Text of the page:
Author Archives: Sandra Morgan
Author Archives: Sandra Morgan
The fractionated palm kernel oil comes into play to give the bar a creamy chocolate coating. This oil is high in saturated fat, which adds shelf stability to the bar. More than the saturated fat content, it’s the processing that makes this ingredient one you should avoid. A few of the methods they use to extract oil from the kernel include extreme heat and the use of chemical solvents. I don’t know about you, but I prefer my chemical solvents left in cans and glass jars. And just to make sure we’re clear, I generally prefer those containers to be marked with skulls and crossbones.
If you like the idea of what a protein bar brings to the table, you know—nutrition, pick-me-up, post-workout recovery—I suggest you try making your own. The protein bar pictured above is one I’ve been making lately. Okay, bit of a fib in that last line; it’s one my wife’s been making lately. The only thing I do is shove it in my mouth. You store them in the fridge because they don’t have fractionated palm kernel oil and butylated hydroxytoluene to make them shelf stable. I pack them in my lunch, and sometimes I’ll warm it in the microwave for ten seconds and have it with my breakfast.
To chastise her for putting the rest of us commuters in a precarious situation would make me a hypocrite, which I’m okay with. But it would also mean I’d have to find somewhere to place my yogurt, and there’s just too much shit already in my center console and on the passenger seat. So for now I’ll just have to settle for clutching my spoon a little tighter as I fantasize about the retribution she would’ve received if I wasn’t so preoccupied with my healthy diet.
Now, instead of moving from calibrated machine to calibrated machine with the aid of a timer prodding you along to the next station, you combine things like sprints, Olympic lifting, plyometrics, and aggression towards large tires. Faced with the choice of whacking something that used to be attached to a tractor axle with a sledgehammer or working my hip flexors on a supersized ThighMaster, I think I’d choose the former, how about you? But what if you’re a solo artist like me and don’t really care for the fraternal aspect of group exercise? Good news: you don’t have to join a CrossFit to get an effective circuit workout.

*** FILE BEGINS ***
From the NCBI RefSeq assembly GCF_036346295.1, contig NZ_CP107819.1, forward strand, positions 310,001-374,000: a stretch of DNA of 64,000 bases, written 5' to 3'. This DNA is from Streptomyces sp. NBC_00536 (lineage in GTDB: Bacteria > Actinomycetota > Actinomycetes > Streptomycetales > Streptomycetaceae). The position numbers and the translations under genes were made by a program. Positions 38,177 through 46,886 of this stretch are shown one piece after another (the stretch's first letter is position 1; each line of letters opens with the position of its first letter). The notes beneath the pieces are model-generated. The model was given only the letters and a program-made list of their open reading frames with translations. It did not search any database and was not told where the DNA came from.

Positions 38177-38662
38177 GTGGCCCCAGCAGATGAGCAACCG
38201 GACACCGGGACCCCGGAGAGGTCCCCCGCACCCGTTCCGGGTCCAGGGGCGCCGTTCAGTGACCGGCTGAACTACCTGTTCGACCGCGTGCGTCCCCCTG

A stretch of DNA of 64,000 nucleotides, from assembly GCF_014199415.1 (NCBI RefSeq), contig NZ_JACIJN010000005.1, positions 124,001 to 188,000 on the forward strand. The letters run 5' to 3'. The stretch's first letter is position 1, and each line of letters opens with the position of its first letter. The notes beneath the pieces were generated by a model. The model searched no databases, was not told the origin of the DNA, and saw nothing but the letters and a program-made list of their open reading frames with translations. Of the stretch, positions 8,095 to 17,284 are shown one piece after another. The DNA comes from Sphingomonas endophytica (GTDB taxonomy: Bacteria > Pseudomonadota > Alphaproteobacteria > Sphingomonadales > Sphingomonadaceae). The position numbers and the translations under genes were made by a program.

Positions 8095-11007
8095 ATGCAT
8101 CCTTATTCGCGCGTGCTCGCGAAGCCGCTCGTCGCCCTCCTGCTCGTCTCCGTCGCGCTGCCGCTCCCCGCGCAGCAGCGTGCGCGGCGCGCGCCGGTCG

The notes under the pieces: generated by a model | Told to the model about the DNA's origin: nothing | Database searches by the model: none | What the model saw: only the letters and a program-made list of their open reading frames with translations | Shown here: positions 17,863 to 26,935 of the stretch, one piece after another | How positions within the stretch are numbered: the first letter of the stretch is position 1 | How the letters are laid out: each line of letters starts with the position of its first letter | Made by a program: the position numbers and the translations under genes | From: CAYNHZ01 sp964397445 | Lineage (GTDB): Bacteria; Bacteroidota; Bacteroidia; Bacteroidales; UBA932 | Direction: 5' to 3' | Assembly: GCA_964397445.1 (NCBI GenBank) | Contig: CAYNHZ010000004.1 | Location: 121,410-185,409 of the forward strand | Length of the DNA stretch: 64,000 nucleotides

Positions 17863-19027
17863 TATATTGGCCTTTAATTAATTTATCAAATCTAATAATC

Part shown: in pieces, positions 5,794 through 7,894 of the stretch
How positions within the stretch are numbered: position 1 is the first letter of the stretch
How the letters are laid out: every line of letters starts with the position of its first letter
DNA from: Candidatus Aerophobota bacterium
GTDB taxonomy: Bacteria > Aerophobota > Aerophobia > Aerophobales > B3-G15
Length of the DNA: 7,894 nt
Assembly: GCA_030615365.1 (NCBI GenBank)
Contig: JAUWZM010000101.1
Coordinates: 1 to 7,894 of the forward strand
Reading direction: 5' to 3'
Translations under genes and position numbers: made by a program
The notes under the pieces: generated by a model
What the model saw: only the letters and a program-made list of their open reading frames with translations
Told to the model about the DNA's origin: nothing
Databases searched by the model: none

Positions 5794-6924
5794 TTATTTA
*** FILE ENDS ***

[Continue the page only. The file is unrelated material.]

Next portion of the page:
The white SUV next to me is weaving between the shoulder and center line. I move towards the edge of my lane to give the vehicle a wide berth. The driver, a woman in her thirties rocking some scrubs, looks up and corrects her steering so that she’s saddled in the middle of the lane again. Then she goes back to her texting, tweeting, online shopping, Candy Crushing, or whatever it is that is more important than driving. What the fuck is wrong with people? I want to lay on the horn. After all, someone needs to teach her a lesson. And although I desperately want to scare the bejesus out of her, I can’t. I’ve got this yogurt container in one hand and a spoon in the other. As far as navigating the highway, that’s why God invented the left knee.